KFW is profiling Estella Conwill Májozo for Black History Month in honor of her dedication to social justice and extensive efforts to highlight the achievements and struggles of African Americans and spark social change. 

 

 

Estella Conwill Majozo: Shining a Light on History and Creating a New Path  

Dr. Estella Conwill Majozo is not done telling the story of African American history. Her extensive work providing stories, rituals, rites and monuments that document the struggle for racial justice in America and seek to lift up African Americans carries on. 

Last summer, she helped create a summer-long, public arts celebration:  The Freedom Clothes Project, a book and community arts series celebrating the escape of Kentucky-based slaves Thornton and Lucie Blackburn.  

“I wanted to look at history, fight against oppression, and celebrate the couple who struggled together and made it to freedom. I was fascinated by the sacrifice that was involved,” said Majozo.  

The Blackburns fled Kentucky by steamboat from Jeffersonville, and took a stagecoach from Cincinnati to Detroit. They were jailed in Detroit, but freed when a freed woman exchanged clothes with Lucie allowing her to escape and a group of protestors stormed the men’s jail and freed Thornton. The couple escaped to Canada.  

“I think of the ripples in time—if Thornton could see Muhamad Ali throw his medal in that selfsame river, if they knew about the Underground Railroad Museum in Cincinnati or could see modern Detroit. But there are ripples in time that need to be ironed out. Much of the same oppression that happened then is happening today with young black men being taken down by the police,” said Majozo.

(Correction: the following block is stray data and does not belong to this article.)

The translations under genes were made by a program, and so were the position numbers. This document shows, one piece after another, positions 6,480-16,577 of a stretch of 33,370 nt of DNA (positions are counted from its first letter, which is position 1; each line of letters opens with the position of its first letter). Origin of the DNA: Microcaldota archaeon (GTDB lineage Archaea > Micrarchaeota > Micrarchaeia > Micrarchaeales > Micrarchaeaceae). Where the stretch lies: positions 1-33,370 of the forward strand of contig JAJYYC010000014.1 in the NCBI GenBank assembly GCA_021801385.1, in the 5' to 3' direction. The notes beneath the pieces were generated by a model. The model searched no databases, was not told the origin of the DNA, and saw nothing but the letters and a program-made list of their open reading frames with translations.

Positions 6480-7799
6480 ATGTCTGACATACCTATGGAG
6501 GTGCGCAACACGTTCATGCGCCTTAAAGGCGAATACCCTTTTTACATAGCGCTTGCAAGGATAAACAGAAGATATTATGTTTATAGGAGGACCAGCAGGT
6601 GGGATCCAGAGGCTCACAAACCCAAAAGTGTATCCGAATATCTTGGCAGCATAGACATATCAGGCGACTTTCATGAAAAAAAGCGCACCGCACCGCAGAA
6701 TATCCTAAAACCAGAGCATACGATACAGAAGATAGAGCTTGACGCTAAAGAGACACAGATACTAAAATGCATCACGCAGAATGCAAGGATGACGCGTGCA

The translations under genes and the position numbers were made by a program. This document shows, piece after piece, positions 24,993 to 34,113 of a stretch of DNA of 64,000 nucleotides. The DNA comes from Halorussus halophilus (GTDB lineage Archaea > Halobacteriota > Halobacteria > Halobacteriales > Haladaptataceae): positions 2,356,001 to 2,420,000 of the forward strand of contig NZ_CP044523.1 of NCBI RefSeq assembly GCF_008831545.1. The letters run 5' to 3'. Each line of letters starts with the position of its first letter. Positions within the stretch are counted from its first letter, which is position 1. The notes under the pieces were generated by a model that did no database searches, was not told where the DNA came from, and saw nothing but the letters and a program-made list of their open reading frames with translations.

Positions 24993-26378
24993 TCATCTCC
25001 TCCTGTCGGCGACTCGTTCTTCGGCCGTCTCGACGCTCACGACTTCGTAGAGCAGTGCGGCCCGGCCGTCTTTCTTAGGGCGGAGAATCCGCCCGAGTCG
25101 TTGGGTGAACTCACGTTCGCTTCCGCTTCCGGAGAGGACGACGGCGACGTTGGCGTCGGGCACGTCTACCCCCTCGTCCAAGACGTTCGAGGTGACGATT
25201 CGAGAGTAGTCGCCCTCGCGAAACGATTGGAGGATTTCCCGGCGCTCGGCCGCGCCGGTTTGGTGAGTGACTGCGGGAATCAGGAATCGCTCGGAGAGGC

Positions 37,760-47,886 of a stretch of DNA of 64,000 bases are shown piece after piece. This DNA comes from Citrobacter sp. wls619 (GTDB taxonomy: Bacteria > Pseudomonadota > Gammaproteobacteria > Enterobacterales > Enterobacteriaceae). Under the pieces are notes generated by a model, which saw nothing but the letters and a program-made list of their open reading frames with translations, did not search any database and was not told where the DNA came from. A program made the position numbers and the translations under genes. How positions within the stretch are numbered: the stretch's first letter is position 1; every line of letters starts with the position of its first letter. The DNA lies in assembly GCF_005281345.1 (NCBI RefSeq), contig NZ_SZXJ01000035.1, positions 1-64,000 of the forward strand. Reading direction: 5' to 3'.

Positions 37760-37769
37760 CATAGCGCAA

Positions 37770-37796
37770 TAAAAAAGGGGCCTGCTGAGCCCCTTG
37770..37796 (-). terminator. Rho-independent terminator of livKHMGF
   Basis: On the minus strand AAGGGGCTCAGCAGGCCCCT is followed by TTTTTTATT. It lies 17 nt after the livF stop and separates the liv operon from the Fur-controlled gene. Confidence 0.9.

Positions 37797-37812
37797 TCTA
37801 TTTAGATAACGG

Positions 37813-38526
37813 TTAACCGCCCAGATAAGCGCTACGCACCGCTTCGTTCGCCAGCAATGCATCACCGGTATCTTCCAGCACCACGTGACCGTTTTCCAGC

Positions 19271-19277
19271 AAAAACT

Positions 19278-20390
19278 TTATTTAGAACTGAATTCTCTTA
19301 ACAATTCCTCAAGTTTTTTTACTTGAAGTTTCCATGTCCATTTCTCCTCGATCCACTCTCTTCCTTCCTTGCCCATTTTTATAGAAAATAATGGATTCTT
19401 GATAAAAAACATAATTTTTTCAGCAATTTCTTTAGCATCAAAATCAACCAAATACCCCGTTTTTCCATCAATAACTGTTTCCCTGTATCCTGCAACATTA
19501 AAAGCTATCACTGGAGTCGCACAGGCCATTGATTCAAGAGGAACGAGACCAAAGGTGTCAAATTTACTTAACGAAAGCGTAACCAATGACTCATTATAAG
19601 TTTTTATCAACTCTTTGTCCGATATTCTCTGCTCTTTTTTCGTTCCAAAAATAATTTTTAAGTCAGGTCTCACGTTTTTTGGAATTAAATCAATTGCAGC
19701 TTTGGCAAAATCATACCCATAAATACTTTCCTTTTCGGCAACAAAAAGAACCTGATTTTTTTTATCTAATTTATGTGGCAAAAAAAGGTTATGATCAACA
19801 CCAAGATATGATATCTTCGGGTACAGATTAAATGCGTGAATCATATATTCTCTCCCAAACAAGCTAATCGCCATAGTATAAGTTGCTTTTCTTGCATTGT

Her answer was to develop an African American rite of passage, “something for them to hold onto, our history in narrative song and rap.”  

Majozo was instrumental in writing Ringshout the Route, which has been developed into a National Rite of Initiation into African American Culture. “I was working on a national rite of passage for our young people when I was at University of Louisville (she is now retired), but it wasn’t complete until I took it into the community. There were workshops, leadership training, a national dance and song all designed to prepare young people for adulthood,” said Majozo.  

Working with her late brother, Houston Conwill, and architect Joseph DePace, they developed The New Ringshout: Memorial Tribute to African Burial Ground in the Federal Building in New York City. This is one of several monuments, including Revelation: Martin Luther King Jr. Peace Memorial at Yerba Buena Garden, San Francisco (cited by Ebony Magazine as the most unique of all the King Monuments); Rivers: Langston Hughes Memorial at The Schomburg–a Cosmogram under which lies the ashes of poet, Langston Hughes (recognized by the Excellence in Design Award, Art Commission of New York); The Stations Project at The Castellani Art Museum of Niagara University (selected by the National Endowment for the Arts as one of the best projects in the nation 1993), they developed together.  

“Our work and the work of others like Maya Lin have splattered this landscape with some truth. This has helped shift the dialogue of who we memorialize and why and to what end,” said Majozo.  

She noted that as a professor her professing has not been limited to campus. “There have been so many erasures of the black experience, so much has been buried . . . our being makes bare how far this nation has to come.”  

Majozo hopes that activists will note what she has done, but make their own path and strive to go beyond what she has accomplished. There is much work to be done. “I was speaking with a young lady who said her father asked, ‘When will they get over it?’ I told her we will get over it when it is over.